Musician Merch: Pros, Cons, and Sound Advice by Clarence Charron

This is a guest post written by Clarence Charron of Pop of Colour Music.

I have had the pleasure of getting to know Clarence over the course of the last year. He's one of the best writers, music brand marketers, and all around good people I know. We are excited to have him in our Indie Band Connect FB Group and even more thrilled he's taken time out of his crazy schedule to share this in-depth article on merch options! ~Leonard


Let’s talk about merch, darlings.

As a musician, you’ve probably noticed that you earn more by playing live shows than you do receiving quarterly royalties from streaming services. So then, what is the best way to scale your income at the shows you’ve already booked? Selling merch, of course!

Artist merchandise can range from the classic band t-shirt, to anything a band can slap their logo on. This article is going delve into the logistics of ordering merch, and compare different options emerging artists have, as a way to help you make the soundest choice for your budget, fanbase, and closet storage space.

Front-Ordered Merch, AKA “The Classic Way.”

This is the way merch has always been created on the DIY scene: you go on a custom t-shirt website, drag and drop a cool design together (or hire an artist friend to be your fashion designer). You order the quantities per size, and a big box gets delivered to your doorstep within a handful of business days.


Your merch can be sold at live events. Because you merch items are delivered to you first, it’s relatively easy to pack a couple t-shirts in a duffel bag before heading out to the gig. Fans are more likely to impulse buy a souvenir from your show while riding the emotional high your music made them feel.

Fans can see them in person before buying. If you’ve ever shopped for clothes online, you’ve likely experienced a situation where the garment in the picture did not look as nice or feel as comfortable when it arrived in a box. If your fans can see, touch, or size gauge a merch piece in person, they’ll feel much more confident about purchasing.

Your merch can be signed or personalized. Does your fan want you to autograph their merch baseball cap they just bought after you sang the national anthem? Do you want to include a handwritten thank you note, confetti and stickers in the online order? Since in between gigs, your inventory is stored in your basement and you are in charge of shipping items fans buy from your website, you have the freedom to make your fans feel super special.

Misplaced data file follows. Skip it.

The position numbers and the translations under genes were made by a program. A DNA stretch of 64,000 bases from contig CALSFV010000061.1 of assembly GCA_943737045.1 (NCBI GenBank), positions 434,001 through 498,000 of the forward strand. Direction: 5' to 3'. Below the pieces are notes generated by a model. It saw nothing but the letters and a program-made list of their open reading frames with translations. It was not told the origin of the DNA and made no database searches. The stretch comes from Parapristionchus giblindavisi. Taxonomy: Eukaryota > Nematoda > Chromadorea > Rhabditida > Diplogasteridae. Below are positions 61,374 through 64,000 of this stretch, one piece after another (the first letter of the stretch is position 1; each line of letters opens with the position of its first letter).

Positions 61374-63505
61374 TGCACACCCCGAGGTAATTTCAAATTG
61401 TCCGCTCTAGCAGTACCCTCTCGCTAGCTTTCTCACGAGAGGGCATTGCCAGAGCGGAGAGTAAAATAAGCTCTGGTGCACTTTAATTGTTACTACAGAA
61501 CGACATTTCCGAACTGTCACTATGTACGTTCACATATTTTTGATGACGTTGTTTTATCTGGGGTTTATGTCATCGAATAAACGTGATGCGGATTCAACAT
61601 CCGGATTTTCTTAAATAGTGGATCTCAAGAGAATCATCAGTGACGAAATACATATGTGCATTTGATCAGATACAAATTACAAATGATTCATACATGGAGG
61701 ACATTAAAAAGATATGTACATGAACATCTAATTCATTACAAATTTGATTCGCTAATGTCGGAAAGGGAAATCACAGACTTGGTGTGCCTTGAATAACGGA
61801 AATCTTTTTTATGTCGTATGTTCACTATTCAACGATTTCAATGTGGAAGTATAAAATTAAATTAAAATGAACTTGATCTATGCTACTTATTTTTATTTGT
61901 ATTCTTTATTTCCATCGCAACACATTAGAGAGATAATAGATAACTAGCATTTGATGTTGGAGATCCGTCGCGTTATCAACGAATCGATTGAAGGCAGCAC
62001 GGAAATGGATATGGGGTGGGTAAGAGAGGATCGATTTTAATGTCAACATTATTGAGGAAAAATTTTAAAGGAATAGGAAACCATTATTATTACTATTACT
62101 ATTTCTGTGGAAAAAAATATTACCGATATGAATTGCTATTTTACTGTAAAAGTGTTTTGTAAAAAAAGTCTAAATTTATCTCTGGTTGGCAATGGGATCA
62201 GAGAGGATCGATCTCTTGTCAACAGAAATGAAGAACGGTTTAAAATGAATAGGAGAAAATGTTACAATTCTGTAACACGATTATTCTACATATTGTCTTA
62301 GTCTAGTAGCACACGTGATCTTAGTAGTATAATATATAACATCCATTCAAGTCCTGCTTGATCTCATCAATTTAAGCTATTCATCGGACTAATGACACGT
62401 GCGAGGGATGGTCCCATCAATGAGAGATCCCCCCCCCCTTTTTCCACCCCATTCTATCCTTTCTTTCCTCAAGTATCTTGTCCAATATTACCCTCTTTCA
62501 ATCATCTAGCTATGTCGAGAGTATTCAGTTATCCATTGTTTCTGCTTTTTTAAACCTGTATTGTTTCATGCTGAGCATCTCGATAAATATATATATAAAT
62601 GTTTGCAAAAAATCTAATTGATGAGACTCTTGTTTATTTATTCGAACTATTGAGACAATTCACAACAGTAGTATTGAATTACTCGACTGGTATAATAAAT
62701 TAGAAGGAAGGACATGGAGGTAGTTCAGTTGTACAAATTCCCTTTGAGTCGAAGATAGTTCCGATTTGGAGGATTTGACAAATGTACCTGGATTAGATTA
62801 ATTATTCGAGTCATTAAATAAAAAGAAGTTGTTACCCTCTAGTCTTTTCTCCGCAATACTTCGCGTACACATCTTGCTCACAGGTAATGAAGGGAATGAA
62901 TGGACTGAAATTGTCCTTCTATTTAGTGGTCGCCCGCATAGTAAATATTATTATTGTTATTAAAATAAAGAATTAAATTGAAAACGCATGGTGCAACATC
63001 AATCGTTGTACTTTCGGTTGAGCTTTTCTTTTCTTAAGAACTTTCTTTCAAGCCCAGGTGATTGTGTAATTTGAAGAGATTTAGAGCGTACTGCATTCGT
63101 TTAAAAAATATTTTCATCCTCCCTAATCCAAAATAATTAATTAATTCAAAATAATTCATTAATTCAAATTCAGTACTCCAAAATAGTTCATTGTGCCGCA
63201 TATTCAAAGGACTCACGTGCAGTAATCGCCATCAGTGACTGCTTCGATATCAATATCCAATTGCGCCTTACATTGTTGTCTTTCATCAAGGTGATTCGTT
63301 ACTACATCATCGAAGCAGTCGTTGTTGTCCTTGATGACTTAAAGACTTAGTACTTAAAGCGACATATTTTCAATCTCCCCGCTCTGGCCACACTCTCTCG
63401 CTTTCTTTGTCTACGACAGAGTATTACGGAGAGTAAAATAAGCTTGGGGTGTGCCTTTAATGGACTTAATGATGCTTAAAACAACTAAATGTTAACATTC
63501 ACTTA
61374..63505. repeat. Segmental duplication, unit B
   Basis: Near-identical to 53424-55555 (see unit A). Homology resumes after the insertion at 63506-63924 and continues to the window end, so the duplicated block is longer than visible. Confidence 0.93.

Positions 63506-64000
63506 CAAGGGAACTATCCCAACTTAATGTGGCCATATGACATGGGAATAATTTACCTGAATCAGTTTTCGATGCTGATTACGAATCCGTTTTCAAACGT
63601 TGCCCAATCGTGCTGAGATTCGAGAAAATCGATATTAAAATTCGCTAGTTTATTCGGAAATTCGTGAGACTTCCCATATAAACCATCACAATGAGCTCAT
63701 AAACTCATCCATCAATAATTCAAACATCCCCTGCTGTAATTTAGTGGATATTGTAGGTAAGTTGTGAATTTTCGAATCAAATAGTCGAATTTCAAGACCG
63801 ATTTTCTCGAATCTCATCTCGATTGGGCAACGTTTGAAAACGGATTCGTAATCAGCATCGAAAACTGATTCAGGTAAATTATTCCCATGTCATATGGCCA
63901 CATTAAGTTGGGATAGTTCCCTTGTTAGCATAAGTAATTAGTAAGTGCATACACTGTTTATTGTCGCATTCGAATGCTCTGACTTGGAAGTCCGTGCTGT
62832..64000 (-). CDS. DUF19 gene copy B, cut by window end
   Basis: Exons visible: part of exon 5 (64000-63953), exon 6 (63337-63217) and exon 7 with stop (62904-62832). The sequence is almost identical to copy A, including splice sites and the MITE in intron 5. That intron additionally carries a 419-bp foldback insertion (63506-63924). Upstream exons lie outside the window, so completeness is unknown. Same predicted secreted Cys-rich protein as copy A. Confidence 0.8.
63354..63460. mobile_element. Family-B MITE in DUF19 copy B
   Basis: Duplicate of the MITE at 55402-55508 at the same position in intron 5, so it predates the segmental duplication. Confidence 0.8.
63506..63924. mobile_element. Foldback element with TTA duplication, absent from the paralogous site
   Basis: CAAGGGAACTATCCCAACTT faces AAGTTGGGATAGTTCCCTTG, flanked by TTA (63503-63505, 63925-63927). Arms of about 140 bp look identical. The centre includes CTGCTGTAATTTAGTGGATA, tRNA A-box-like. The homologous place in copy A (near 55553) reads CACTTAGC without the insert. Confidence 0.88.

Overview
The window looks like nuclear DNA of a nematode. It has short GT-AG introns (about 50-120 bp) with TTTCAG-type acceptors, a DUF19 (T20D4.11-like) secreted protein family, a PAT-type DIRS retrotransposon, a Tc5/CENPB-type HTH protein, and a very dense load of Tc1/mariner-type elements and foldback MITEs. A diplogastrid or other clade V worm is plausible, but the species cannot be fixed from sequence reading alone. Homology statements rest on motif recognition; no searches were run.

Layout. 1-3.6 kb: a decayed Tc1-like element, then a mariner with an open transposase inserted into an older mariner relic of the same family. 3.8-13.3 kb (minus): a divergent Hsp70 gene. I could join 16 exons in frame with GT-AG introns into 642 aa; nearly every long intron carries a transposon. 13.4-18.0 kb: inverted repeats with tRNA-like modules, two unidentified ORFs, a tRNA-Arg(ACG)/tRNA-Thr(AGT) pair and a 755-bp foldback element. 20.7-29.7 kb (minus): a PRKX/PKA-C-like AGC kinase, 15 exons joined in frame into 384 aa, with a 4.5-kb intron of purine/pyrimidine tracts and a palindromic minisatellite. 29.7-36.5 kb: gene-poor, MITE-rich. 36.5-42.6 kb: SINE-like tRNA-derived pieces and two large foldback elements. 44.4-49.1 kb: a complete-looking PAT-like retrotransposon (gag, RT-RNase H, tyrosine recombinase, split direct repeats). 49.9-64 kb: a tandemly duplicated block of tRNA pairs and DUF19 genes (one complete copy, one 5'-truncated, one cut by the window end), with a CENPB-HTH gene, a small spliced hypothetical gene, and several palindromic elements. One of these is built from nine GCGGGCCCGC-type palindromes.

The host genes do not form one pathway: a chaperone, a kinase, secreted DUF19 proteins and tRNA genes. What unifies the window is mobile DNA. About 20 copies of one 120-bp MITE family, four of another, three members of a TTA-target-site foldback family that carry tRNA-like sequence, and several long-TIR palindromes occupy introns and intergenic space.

It’s a large upfront investment. While most custom printing companies offer increasing discounts on larger orders, you still need to come up with that initial chunk of change. For an indie musician, it may seem risky to drop several hundred bucks without a guarantee of when to expect one’s money back.

Inventory issues. If you live in a small apartment or share your living space with someone, you need to think through where to store your merch in between gigs. Will your wife have a problem with stacked boxes in the bathtub? Are you planning on storing those enamel pins in the fridge (your roommates would that have to find them first, but that requires opening the vegetable drawer)?

Which sizes? Which styles? If your music is the kind to cross all sorts of boundaries, congrats! However, you’re in for a more difficult time ordering merch than other artists with niche fanbases. The pre-teen girl is likely to wear a different size and style of band shirt than her dad. You’re going to have guess which designs will sell and which won’t, and order sizes carefully so as not to always run out of the more common ones (usually S-M-L) and be left with far too many 4XL’s.

Best Practices:

  • Have an awesome merch booth. Your live shows are the place to make bank. Lights, photo opportunities, display mannequins, the ability to accept credits cards and enough change in your cash float will make a world of difference. 
  • Personalize online orders. If a fan cares enough about supporting you to seek out your website and make a purchase, this is your chance to shine in ways no online clothing store can. Write a personal note, throw in extras, wrap the order up nicely, seal with a bow. Make your postage as Instagram worthy as possible, and encourage them to tag you in photos when it arrives. 
  • Don’t order more than you can handle. While it may seem tempting to order a larger quantity of merch in order to reach that bulk discount, if your fanbase is too small to sell them all, they’re going to be taking up storage space in your apartment for a long time.